It will be months before Democrats begin discussing their next presidential primary schedule — publicly, at least.
But when they do, expect a push for South Carolina to take on an even more prominent role than it already does in selecting presidents.
And expect some pushback, too.
In 2020, the Democrats' process was widely derided for Iowa's counting meltdown and New Hampshire's continued small-state, oversized-influence.
When the crowd came to South Carolina, Democrats ignored all previous results and came out strongly for Joe Biden, saving his chances.
That's got some stalwarts calling for change, again, by moving Nevada and South Carolina ahead of Iowa or New Hampshire in the process.
To many, placing South Carolina forward, instead of fourth, makes sense since its large bloc of African Americans (27 percent) more accurately reflects the party's makeup.
Iowa has the lead-off caucus, but it's population is only 8.5 percent Black.
New Hampshire, by its state law, holds the nation's first's primary, but it's only 2 percent Black.
Nevada is being included as a move-up possibility because of its large labor pool and Hispanic population.
Whether there's serious chance for a timing shift is the unknown, since it would mean a radical departure in the presidential norm. What is known is that the Democratic National Committee's Rule and Bylaws Committee this summer will do a post-mortem on the 2020 nominating process before looking forward to how to approach 2024.
So far, South Carolina leaders are being mum about the next steps.
U.S. Rep. Jim Clyburn's office said he wouldn't be commenting, but Politico recently reported that both he and former Nevada Sen. Harry Reid favor a shakeup, though Clyburn was said to be leaving the decision up to new DNC Chairman Jaime Harrison.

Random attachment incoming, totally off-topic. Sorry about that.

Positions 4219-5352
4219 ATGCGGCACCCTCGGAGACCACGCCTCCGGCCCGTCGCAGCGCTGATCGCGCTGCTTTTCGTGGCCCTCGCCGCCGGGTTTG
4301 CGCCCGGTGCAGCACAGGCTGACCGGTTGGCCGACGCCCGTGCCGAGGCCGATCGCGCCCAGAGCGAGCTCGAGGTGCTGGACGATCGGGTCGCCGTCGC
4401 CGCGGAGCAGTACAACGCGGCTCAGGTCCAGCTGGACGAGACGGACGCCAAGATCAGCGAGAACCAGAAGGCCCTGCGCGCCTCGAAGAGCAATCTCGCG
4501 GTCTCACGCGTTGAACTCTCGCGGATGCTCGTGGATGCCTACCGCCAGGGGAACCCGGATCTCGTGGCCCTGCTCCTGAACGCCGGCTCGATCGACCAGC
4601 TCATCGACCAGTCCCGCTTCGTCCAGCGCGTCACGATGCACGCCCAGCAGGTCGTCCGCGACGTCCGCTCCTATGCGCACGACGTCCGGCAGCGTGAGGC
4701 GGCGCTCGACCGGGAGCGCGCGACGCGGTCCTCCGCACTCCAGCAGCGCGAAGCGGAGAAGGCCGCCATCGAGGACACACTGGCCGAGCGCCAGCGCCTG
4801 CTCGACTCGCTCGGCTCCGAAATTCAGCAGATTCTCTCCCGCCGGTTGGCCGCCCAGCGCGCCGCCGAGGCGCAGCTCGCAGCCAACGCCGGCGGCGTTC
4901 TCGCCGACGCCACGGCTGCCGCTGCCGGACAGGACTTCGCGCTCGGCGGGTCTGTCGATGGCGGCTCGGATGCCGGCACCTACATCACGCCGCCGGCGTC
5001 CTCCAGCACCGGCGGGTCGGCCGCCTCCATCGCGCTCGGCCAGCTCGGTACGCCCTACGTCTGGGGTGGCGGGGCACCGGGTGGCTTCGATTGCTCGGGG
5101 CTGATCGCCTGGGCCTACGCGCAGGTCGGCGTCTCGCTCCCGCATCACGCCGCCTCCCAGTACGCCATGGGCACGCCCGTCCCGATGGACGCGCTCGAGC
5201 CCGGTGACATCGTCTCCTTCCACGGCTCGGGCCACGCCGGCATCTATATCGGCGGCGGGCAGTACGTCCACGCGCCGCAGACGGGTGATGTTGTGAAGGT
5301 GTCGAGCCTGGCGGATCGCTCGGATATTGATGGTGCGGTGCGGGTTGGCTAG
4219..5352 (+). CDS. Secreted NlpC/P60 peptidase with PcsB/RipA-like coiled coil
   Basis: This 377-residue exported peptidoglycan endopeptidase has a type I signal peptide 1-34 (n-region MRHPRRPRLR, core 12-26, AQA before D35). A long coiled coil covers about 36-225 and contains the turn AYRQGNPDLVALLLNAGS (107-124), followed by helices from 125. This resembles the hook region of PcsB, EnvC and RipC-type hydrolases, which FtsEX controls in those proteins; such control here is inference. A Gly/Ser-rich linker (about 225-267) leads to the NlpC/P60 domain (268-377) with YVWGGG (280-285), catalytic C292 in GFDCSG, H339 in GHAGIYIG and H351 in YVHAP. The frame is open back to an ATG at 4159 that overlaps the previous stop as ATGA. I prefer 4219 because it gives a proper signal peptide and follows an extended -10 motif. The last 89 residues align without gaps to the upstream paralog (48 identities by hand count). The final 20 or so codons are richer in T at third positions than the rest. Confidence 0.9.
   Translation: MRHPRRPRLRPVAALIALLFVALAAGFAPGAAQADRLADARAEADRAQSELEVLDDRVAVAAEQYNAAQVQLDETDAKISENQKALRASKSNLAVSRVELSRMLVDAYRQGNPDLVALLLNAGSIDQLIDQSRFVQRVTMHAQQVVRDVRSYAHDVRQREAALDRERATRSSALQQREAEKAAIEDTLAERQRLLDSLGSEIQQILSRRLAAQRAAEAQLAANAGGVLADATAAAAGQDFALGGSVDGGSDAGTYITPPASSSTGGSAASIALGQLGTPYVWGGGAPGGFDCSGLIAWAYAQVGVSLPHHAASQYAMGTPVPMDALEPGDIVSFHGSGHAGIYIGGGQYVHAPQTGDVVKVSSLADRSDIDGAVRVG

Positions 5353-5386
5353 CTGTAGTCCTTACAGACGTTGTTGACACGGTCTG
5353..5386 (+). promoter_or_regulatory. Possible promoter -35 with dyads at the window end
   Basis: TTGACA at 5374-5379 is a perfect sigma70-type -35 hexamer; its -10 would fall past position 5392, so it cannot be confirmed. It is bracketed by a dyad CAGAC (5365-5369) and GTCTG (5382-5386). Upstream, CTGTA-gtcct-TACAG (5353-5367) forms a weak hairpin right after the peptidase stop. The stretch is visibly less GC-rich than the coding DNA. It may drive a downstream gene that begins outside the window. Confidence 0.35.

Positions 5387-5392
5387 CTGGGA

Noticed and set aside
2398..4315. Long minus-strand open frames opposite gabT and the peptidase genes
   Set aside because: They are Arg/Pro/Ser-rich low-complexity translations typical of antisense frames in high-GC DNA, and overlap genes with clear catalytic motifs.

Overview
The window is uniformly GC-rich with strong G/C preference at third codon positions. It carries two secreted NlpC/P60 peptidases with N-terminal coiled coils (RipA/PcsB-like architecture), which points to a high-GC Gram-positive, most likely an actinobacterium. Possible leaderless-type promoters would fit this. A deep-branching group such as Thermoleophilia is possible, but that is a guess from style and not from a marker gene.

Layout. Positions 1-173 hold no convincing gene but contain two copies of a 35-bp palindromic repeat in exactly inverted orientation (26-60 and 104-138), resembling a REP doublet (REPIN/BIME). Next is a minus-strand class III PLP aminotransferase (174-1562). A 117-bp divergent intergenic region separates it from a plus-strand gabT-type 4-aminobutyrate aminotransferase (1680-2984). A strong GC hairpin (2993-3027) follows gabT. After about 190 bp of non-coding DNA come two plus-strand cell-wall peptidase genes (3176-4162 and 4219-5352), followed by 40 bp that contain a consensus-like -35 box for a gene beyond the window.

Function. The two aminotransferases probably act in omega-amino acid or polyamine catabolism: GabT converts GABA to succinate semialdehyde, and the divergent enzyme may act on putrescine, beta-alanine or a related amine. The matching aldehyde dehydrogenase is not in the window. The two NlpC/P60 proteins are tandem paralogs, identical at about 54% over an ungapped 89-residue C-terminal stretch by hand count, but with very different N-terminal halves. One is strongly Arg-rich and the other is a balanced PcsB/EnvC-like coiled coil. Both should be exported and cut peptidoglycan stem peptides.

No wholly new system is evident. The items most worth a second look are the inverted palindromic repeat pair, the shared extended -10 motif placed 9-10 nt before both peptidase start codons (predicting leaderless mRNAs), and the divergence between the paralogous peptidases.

S.C. party Chairman Trav Robertson also said it's too early to broach what's next.
But Robertson did say that whenever the Republican-led S.C. Legislature looks at tweaking South Carolina election laws it hurts the state's economics to the potential tune of hundreds of millions of dollars that could be spent here during a presidential runup.
"Any restrictive measure as it relates to individuals voting absentee and any attempt to polarize the Election Commission could have an adverse affect on South Carolina's role in the early presidential primary nomination process," he said.
Democrats in other states know there's grumbling.
"New Hampshire takes seriously every suggestion that we should not retain our First-in-the-Nation status, and we believe that we have a strong argument for the Granite State to retain its place," New Hampshire party Chairman Raymond Buckley told Palmetto Politics.
"The level of engagement involved in the electorate here is significantly different than anywhere else, and I think that is one of the arguments why New Hampshire should remain first. We will continue to work hard to ensure New Hampshire retains its First-in-the-Nation status, and we’re confident we will succeed."
The Iowa Democratic Party did not return multiple contacts seeking comment.
All of this will eventually land on the desk of Harrison, who is a South Carolinian but has to juggle the interests of 50 state Democratic parties.
He was diplomatic on the course ahead.
"We are going to continue to let the process play out, as it does every four years, and look forward to hearing the insight and recommendations from all interested parties on the 2020 reforms, and on the 2024 calendar at the appropriate time in the process," he said in a statement.
One influential Republican did have a definitive statement about the calendar this week: U.S. Sen. Tim Scott, who spoke at a GOP party function in Davenport, Iowa, on April 15.
According to the Quad-City Times, Scott was asked whether Iowa should continue to lead the pack and if the status quo should stay.
"We better protect and preserve the current system," he said, followed by, "And by the time you get to South Cackalacky, we can clear it all up for the rest of the nation."
He finished: "It just makes sense, right? Who would want to change that system?"